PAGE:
Matthew H. Conrad, MD
Wichita Plastic Surgeon
5.0 out of 5 stars 25 reviews

Implant removal after breast augmentation

Dear bernardsm

If the infection is limited to the skin antibiotic can work. Unfortunately when the infection spread to the implant the antibiotic does not work as the implant is a foreign body and has got no blood supply so that antibiotic cannot clear the infection.

The decision of removing an implant is sometimes difficult but necessary if the infection does not clear quickly because you could end very poorly with an infection of your blood call septicaemia.

Best Wishes

Mr Netri

Giorgio Netri, MBBS
Manchester Plastic Surgeon
5.0 out of 5 stars 24 reviews


I'm sorry you are experiencing a complication with your surgery.  It is difficult to tell from the photos if the breast is infected.  If you have pain (which you said you do), fever, and tenderness then the right decision is to remove the implant.  Visit with your surgeon who will better be able to answer your questions after an examination.

Camille Cash, MD
Houston Plastic Surgeon
4.8 out of 5 stars 33 reviews

Implant Infection


Your surgeon is doing the absolute correct thing for you. It is imperative not to wait or try antibiotics, either oral or intravenous, in hopes of eradicating the infection.  The implant needs to be removed and the sooner it is the less tissue injury you will incur from the infection.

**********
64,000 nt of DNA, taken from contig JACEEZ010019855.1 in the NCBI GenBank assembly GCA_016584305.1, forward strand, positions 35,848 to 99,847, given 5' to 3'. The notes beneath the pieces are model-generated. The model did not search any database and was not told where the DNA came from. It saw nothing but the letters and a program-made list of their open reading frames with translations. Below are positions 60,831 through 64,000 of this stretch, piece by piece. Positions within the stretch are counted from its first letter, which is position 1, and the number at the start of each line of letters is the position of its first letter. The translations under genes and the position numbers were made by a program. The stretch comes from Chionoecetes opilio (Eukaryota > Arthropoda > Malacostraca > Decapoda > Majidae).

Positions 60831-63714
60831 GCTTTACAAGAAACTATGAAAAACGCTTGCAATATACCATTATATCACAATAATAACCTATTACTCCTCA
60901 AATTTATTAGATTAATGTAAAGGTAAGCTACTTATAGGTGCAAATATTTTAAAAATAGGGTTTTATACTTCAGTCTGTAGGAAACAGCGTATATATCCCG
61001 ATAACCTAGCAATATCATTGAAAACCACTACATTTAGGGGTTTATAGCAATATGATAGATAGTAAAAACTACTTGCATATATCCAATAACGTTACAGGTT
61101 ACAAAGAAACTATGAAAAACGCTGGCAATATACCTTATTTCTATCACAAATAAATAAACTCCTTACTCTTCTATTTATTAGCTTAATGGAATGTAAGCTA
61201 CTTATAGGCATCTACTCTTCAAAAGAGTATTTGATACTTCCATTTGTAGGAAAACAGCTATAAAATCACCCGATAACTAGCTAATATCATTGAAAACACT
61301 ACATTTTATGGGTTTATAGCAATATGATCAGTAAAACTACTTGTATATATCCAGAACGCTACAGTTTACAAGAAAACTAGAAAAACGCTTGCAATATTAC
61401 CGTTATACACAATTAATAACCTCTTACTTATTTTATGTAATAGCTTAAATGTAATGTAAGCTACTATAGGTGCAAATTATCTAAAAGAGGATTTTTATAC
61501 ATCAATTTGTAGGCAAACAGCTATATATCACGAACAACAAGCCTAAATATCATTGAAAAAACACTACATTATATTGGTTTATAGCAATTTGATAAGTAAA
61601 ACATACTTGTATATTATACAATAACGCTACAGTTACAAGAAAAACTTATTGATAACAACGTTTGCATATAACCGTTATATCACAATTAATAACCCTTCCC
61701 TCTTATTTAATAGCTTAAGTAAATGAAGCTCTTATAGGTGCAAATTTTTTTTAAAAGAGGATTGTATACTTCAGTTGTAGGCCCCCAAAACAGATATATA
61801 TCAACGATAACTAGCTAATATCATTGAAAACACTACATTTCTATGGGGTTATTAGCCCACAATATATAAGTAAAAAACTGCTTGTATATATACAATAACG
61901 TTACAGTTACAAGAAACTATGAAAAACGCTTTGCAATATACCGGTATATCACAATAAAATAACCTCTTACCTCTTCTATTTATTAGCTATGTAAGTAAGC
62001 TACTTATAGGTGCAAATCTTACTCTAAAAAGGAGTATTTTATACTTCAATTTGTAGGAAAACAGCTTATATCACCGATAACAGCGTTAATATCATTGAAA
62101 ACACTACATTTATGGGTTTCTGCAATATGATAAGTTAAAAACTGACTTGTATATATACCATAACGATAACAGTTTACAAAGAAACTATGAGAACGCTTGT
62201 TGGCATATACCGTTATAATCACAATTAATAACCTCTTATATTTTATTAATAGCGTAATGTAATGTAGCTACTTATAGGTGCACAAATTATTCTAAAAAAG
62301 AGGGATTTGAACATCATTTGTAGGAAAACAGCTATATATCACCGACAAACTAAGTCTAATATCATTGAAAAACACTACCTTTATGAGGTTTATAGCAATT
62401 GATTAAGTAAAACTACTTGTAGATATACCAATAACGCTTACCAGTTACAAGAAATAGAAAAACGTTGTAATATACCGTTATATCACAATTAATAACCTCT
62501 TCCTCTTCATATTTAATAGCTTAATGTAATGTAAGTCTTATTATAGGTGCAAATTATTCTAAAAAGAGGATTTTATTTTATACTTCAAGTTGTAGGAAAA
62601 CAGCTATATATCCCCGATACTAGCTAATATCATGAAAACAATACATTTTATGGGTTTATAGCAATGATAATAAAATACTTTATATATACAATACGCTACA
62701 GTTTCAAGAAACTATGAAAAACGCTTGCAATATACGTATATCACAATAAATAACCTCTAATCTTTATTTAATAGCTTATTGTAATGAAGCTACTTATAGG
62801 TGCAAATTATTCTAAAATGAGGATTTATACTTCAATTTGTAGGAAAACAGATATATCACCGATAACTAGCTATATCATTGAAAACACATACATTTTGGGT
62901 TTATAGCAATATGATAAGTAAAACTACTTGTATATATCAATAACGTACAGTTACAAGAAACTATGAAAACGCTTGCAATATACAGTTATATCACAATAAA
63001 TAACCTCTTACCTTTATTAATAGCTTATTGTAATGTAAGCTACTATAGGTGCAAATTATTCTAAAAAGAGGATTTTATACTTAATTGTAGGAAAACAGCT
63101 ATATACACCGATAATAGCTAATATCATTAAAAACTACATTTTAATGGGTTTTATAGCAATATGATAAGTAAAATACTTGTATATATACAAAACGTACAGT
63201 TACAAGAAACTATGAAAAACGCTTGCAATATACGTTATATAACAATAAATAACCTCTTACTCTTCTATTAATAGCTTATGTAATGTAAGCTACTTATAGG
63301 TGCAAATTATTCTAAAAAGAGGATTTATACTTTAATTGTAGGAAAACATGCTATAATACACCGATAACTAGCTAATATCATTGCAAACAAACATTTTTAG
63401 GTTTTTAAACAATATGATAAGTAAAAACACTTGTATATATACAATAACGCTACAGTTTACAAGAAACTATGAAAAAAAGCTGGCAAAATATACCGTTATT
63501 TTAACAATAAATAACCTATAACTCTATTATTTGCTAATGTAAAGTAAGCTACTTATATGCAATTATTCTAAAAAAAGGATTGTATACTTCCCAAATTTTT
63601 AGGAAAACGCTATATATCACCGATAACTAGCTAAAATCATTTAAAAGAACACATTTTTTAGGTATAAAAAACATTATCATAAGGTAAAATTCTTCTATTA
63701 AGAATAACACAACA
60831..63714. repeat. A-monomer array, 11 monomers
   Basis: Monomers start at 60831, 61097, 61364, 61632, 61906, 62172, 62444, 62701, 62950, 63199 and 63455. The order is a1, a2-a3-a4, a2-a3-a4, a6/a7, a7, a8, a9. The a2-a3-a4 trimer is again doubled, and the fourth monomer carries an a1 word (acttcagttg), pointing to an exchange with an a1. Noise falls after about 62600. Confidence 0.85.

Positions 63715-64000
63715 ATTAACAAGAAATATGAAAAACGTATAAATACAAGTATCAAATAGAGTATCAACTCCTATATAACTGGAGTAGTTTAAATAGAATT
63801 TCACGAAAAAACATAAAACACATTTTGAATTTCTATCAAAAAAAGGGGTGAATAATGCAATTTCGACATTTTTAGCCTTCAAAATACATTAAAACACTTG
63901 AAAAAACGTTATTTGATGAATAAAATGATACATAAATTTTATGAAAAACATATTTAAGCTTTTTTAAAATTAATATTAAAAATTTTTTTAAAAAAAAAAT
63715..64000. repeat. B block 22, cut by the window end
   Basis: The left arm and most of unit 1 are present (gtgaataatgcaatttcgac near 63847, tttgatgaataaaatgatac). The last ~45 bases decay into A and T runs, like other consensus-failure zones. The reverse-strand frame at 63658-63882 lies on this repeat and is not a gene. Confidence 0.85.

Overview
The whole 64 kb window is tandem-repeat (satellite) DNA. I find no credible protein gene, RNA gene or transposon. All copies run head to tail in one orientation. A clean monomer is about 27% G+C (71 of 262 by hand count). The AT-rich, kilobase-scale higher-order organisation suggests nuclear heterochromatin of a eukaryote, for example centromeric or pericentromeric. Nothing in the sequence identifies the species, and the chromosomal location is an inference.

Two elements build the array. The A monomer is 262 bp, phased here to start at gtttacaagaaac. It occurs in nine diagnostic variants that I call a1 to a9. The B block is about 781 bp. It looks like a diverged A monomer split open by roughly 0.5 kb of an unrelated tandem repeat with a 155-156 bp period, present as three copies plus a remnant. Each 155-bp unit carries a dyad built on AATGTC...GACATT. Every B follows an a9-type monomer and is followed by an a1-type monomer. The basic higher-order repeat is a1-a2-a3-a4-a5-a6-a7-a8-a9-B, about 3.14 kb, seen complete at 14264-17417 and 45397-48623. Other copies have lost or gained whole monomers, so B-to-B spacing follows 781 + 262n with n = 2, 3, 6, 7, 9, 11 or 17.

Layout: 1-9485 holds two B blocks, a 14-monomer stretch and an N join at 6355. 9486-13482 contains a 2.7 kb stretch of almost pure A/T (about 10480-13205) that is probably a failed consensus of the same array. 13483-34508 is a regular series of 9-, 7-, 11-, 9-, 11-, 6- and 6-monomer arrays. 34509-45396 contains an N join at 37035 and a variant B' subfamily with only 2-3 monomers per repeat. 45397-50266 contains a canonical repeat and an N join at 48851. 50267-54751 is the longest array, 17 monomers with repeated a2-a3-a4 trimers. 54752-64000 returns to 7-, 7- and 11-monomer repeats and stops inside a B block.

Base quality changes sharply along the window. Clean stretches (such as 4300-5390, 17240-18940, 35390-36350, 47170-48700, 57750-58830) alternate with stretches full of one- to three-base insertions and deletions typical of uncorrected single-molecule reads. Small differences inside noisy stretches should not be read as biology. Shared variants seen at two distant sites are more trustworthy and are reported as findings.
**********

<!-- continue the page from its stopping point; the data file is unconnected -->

Gerald Minniti, MD, FACS
Beverly Hills Plastic Surgeon
4.9 out of 5 stars 89 reviews

Do you have to remove an infected breast implant

Thank you for your question and I am sorry to hear you are having post-operative complications. It is hard to tell from the pictures if you have an infection or simply a reaction to the sutures. If you are currently taking antibiotics and your breast is progressively getting more tender, red and painful or you have a fever, this is indicative of an infection. If you do have an infection, unfortunately the best option is to remove the implant, clean out the pocket and leave the implant out for several months. No plastic surgeon wants a patient to be in this situation, but if you do have an infection, your plastic surgeon is taking the correct route. Once you heal and the new implant is replaced, you will still have a very nice result. It is just going to take longer to get you there than you or your surgeon would like. Good luck to you.

Breast Augmentation post op infection--is removal absolutely necessary?

Im sorry to hear that you are having complications with your surgery. It's hard to tell wheter or not you have an infection based on the pictures. But if it is you approach that your surgeon is following is the correct one. Good luck 

Franco R. Jacome, MD
Mexico Plastic Surgeon
5.0 out of 5 stars 6 reviews

These answers are for educational purposes and should not be relied upon as a substitute for medical advice you may receive from your physician. If you have a medical emergency, please call 911. These answers do not constitute or initiate a patient/doctor relationship.